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lăcūna (collateral form lŭcūna ; cf. Lachm. ad Lucr. vol. 2, p. 205; lăcūnā-tūra , App. Flor. 15, p. 351, 2 Hildebrand;
I.v. infra), ae, f. lacus, a ditch, pit, hole; esp. a place where water collects, a pool, pond.
I. Lit. (mostly poet.): lacuna, id est aquae collectio, a lacu derivatur, quam alii lamam, alii lustrum dicunt, Paul. ex Fest. p. 117 Müll.: “vastae,Lucr. 6, 552: “vastae Orci,id. 1, 116; 6, 538: “cavae,Verg. G. 1, 117; 3, 365.—Poet.: “salsae,” i. e. the sea, Lucr. 5, 794; 3, 1044; also, “Neptuniae,Auct. Her. 4, 10, 15: “caecas lustravit luce lacunas,Cic. Arat. 431.—
B. In gen., a hollow, cavity, opening, chasm, cleft: “cum supercilia cana, et sub ea lacunae, dicunt, eum equum habere annos sedecim,Varr. R. R. 2, 7, 3; 1, 29, 3; cf.: “atque lacunarum fuerant vestigia cuique,Lucr. 5, 1261; Vitr. 7, 1, 4: “labrum superius sub ipsa medietate narium lacuna quadam levi, quasi valle, signavit deus,Lact. Op. D. 10: “genae teretes ac medio mento lacuna,a dimple, App. Flor. p. 351 (Hildebr., lacunatura).—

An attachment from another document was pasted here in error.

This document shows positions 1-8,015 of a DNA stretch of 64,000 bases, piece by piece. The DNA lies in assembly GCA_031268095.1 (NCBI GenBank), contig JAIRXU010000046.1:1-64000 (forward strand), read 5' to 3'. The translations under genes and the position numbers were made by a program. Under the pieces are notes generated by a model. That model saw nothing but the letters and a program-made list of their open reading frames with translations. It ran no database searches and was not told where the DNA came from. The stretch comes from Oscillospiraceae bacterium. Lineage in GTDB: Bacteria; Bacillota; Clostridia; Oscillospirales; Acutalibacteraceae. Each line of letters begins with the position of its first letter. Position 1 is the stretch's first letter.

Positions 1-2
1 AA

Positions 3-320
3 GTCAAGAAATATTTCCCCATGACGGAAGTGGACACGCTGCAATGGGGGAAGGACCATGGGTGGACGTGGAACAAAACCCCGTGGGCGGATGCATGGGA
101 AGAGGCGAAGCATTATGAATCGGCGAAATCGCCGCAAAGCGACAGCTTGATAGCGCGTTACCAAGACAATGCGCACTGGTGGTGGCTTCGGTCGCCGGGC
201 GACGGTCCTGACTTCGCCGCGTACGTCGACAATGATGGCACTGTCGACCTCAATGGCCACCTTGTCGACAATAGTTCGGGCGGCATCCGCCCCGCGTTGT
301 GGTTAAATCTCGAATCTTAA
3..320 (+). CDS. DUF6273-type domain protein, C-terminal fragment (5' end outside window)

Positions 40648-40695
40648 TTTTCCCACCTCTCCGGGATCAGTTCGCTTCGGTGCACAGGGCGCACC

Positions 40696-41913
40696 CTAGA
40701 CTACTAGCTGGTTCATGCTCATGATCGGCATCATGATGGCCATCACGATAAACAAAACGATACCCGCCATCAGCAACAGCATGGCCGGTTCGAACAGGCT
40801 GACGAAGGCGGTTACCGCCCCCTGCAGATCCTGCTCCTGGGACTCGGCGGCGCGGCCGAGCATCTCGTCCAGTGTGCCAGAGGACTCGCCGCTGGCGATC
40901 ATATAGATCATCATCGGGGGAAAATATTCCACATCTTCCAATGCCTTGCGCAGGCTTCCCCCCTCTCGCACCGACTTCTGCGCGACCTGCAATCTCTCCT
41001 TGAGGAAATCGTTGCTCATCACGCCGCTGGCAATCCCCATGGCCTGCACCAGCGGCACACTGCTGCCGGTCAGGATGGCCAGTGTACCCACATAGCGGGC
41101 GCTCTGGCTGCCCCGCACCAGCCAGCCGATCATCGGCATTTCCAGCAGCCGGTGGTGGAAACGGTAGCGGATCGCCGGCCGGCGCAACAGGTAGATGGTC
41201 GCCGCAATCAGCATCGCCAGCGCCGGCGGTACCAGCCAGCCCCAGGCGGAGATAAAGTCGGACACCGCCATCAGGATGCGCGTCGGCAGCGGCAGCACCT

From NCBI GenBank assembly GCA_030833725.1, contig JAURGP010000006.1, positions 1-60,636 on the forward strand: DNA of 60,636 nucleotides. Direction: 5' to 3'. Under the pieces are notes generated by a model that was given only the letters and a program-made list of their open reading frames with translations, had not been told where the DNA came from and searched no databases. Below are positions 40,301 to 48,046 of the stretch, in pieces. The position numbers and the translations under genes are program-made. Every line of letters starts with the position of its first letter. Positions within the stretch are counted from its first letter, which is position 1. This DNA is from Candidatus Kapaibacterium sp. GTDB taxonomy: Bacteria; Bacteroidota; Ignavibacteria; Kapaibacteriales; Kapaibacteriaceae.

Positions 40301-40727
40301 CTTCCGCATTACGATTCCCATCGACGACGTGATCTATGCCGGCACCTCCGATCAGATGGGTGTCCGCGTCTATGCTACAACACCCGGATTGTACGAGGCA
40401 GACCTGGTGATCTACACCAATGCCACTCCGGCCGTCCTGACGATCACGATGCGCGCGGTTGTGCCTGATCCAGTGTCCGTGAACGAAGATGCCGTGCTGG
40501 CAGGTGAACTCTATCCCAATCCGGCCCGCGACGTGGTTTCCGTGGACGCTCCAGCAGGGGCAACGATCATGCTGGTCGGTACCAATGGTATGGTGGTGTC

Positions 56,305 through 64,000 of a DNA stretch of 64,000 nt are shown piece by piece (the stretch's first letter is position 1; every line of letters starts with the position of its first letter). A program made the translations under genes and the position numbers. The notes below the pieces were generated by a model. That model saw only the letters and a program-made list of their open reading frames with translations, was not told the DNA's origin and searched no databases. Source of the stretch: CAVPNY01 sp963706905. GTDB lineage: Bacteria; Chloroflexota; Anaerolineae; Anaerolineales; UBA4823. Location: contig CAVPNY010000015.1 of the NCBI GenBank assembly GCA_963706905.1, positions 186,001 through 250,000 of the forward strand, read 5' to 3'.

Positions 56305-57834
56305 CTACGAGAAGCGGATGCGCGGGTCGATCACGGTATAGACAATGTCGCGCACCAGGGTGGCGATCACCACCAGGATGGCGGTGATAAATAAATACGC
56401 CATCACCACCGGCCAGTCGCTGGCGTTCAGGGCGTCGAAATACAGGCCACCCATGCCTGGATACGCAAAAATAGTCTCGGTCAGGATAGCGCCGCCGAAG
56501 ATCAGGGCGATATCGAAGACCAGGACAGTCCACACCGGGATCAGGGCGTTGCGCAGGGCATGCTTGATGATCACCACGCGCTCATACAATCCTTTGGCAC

II. Trop., a gap, void, defect, want, loss (rare but class.): “est, qui expleas duplicem istam lacunam,to fill up the double void, Varr. R. R. 2, 1, 28: “ut illam lacunam rei familiaris expleant,Cic. Verr. 2, 2, 55, § 138: “lacuna in auro,id. Att. 12, 6, 1: “illa labes et quasi lacuna famae,Gell. 1, 3, 23.
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